San Francisco Chapter Meeting

Note to Editors:

Business tools can help you “reach” your publisher.

By Jeanette Burriesci
ASBPE San Francisco Chapter Treasurer,
Senior Editor, Intelligent Enterprise


Maintaining separation of “church” and “state” is a fundamental concern to most editors. But do we separate ourselves from the business side of the house to an unreasonable degree?

Editors can work collaboratively with publishers, sales, and marketing to the benefit of both themselves and their readers, David Kalman told attendees at a San Francisco chapter meeting.

Advantages and Disadvantages

Kalman was an editor for 13 years before “frustration over lack of control” led him to become a publisher. As an editor at industry events, you find that you command respect and admiration of vendors and readers, he said. “But when you get back to your office building, you often find that all you command is your cubicle.”

The opposite is true for publishers, and this dynamic is a paradox, he said. “Editors are the smartest, most talented people at the publication, yet their strategic input is minimal.”

An editor has a finger on the pulse of the industry, so is uniquely positioned to detect changes that are about to happen and judge the significance of market shifts.

Publishers, because of their broad range of responsibilities, can become “dulled around the edges,” he said. Over time, the concept that the publisher, sales, and marketing have of the publication can become very different from the editors’. Such a disconnection can hurt ad sales and, as a result, the editorial product will suffer.

You can reach across the divide by using business tools to articulate two important concepts: the publication’s brand and its competitive position.

Explain Qualities of Your Magazine’s Brand

Regarding the brand, Kalman said, you must explain its unique attributes, especially those that previously may have been unstated.

One way to depict brand qualities and their relative importance is with a “target” diagram. The most essential traits should be in the bull’s eye. A target diagram of the Disney brand, for example, might show Mickey Mouse in the bull’s eye and “ family entertainment” in one of the concentric bands.

Recommended reading

Jumping the Curve: Innovation and Strategic Choice in an Age of Transition, by Nicholas Imperato, Oren Harari, and Tom Peters. (Jossey-Bass) 1994.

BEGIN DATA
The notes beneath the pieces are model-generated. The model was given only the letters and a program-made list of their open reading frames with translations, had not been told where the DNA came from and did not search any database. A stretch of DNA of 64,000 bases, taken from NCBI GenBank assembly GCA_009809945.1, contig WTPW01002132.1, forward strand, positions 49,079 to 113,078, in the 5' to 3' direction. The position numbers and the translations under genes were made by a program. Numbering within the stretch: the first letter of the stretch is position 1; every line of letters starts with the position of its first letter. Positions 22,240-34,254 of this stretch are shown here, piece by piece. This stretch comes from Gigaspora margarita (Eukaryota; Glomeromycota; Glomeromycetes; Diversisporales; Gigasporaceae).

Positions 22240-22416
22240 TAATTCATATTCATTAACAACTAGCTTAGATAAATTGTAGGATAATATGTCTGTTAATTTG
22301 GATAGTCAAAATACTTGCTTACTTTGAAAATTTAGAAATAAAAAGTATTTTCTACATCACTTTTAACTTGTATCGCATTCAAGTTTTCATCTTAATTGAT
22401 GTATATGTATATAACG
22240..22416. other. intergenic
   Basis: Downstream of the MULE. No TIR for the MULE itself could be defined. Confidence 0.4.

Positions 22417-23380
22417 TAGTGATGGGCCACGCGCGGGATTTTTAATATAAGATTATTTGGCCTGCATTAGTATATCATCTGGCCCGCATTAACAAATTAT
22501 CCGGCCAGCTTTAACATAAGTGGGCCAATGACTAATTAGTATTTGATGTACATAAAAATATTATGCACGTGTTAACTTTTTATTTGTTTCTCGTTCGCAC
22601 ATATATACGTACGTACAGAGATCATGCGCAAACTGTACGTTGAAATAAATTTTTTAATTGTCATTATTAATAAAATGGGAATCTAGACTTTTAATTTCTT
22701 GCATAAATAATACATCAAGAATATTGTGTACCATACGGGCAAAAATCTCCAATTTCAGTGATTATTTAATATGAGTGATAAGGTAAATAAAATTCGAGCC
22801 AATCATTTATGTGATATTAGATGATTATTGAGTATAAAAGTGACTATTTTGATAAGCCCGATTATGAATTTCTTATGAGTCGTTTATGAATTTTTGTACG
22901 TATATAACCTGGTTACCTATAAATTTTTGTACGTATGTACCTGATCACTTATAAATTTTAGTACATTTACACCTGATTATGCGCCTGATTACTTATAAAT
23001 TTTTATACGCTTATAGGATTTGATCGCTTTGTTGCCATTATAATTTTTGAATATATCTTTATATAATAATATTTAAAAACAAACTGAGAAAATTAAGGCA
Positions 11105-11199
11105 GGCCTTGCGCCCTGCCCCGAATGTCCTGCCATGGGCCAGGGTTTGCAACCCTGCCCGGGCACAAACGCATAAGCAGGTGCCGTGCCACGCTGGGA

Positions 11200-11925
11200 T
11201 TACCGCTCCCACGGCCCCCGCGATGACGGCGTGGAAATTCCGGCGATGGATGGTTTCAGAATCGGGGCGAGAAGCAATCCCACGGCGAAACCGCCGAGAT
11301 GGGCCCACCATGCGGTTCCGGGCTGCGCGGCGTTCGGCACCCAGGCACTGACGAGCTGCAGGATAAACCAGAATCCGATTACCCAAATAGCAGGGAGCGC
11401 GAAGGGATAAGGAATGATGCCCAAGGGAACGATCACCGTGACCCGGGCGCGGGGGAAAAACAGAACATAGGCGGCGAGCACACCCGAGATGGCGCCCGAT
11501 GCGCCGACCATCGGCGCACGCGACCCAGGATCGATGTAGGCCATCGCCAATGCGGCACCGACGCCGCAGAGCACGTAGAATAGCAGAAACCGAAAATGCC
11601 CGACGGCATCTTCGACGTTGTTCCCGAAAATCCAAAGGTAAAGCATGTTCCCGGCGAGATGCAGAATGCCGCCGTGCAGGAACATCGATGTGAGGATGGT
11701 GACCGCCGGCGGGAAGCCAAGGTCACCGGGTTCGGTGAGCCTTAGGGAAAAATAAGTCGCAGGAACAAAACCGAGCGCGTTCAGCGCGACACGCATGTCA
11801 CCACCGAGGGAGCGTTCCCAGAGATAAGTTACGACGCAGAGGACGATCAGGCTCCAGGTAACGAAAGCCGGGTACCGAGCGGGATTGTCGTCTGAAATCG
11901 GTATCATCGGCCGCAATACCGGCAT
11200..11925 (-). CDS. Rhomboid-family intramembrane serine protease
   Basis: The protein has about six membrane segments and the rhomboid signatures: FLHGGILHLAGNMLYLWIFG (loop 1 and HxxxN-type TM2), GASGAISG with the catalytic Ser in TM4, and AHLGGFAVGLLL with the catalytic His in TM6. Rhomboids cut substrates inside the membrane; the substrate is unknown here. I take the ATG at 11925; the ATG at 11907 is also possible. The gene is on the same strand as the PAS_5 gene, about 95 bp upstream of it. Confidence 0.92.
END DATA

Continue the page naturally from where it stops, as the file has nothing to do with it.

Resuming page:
Strategy Is Destiny: How Strategy-Making Shapes a Company’s Future, by Robert Burgelman and Andrew S. Grove. (Simon & Schuster) 2001.

Crossing the Chasm, by Geoffrey A. Moore. (HarperBusiness) 2002.

Kalman recommended reading books about brand development to help you thoroughly assess your brand definition.

Do a SWOT Competitive Analysis

For competitive position, Kalman suggested completing a SWOT analysis: strengths, weaknesses, opportunities, and threats. You can depict your competitive position in a number of ways, but set up your diagram so that your publication takes the most prominent position.

For example, if you use a quadrant diagram (a square divided into 4 cells), Kalman advised, you should create axes that position your publication at the top right.

Expressing your strategic ideas at the business level will help you be more credible in a publisher’s eyes, but even though “ most money people are woefully behind in their business practices” and might be unfamiliar with tools such as SWOT, they will still relate to the approach.

Kalman said publishers won’t perceive you as condescending if you use business terms or tools with which they’re inexperienced; you’ll be perceived as helpful.

Testing Assumptions

Regarding focus groups as a tool to help determine brand and competitive position, Kalman said he would never use one for any predictive planning (about how best to shape the publication’s direction, for example). He would use a focus group only to check assumptions.

Kalman’s feelings about the editor’s position began to change for him years ago when he started to think of his editorin-chief role as partly a marketing vice president position. Taking the reins this way “entails risk,” Kalman said, “but it enforces change — change that you control. It’s worth the risk.”

Photo: Jeanette BurriesciAbout the Writer

Jeanette Burriesci is senior editor of Intelligent Enterprise magazine, a creation of David Kalman’s. She has been covering enterprise information technology, specializing in business intelligence technology, since 1998. She has a B.A. in economics from the University of California.

Photo: David KalmanAbout the Speaker

David M. Kalman has served for more than 23 years in publishing operations and management; magazine design and development; editorial production; advertising, marketing, and sales; and integrated media.

In 1992, he joined M&T Publishing (acquired by Miller Freeman) as editor-in-chief of DBMS Magazine and in 1996 became its publisher. Two years later, Kalman founded Intelligent Enterprise and the Intelligent Communities Online, forming Miller Freeman’s Business Intelligence Group.

In 2001, Kalman launched Transform Magazine (now under CMP Media, which had merged with Miller Freeman), which went on to win regional and national ASBPE awards for Best New Publication. More recently, in 2003 Kalman launched CMP’s successful performance-management conference.

Kalman is also a black belt in karate (which comes in handy for managing an editorial staff).

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